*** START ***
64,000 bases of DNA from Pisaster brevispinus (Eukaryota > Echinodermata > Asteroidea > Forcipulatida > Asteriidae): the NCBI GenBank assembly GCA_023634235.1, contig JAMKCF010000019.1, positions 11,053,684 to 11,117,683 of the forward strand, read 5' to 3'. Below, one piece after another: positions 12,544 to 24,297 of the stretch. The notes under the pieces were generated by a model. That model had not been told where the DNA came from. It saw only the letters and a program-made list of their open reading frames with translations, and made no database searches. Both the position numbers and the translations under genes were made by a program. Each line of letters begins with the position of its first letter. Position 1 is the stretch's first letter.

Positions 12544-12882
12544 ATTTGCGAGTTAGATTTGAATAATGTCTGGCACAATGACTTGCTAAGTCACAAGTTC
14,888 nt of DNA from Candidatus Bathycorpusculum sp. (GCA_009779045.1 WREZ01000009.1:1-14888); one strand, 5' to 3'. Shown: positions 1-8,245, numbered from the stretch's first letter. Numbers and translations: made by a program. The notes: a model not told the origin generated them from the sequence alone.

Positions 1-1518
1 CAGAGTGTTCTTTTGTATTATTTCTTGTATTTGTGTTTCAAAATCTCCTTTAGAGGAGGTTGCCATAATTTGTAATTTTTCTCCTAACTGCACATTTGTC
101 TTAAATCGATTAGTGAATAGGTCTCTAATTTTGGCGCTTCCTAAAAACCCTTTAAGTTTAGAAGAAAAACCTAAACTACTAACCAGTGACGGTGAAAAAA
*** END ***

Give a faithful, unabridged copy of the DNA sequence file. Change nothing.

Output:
64,000 bases of DNA from Pisaster brevispinus (Eukaryota > Echinodermata > Asteroidea > Forcipulatida > Asteriidae): the NCBI GenBank assembly GCA_023634235.1, contig JAMKCF010000019.1, positions 11,053,684 to 11,117,683 of the forward strand, read 5' to 3'. Below, one piece after another: positions 12,544 to 24,297 of the stretch. The notes under the pieces were generated by a model. That model had not been told where the DNA came from. It saw only the letters and a program-made list of their open reading frames with translations, and made no database searches. Both the position numbers and the translations under genes were made by a program. Each line of letters begins with the position of its first letter. Position 1 is the stretch's first letter.

Positions 12544-12882
12544 ATTTGCGAGTTAGATTTGAATAATGTCTGGCACAATGACTTGCTAAGTCACAAGTTC
14,888 nt of DNA from Candidatus Bathycorpusculum sp. (GCA_009779045.1 WREZ01000009.1:1-14888); one strand, 5' to 3'. Shown: positions 1-8,245, numbered from the stretch's first letter. Numbers and translations: made by a program. The notes: a model not told the origin generated them from the sequence alone.

Positions 1-1518
1 CAGAGTGTTCTTTTGTATTATTTCTTGTATTTGTGTTTCAAAATCTCCTTTAGAGGAGGTTGCCATAATTTGTAATTTTTCTCCTAACTGCACATTTGTC
101 TTAAATCGATTAGTGAATAGGTCTCTAATTTTGGCGCTTCCTAAAAACCCTTTAAGTTTAGAAGAAAAACCTAAACTACTAACCAGTGACGGTGAAAAAA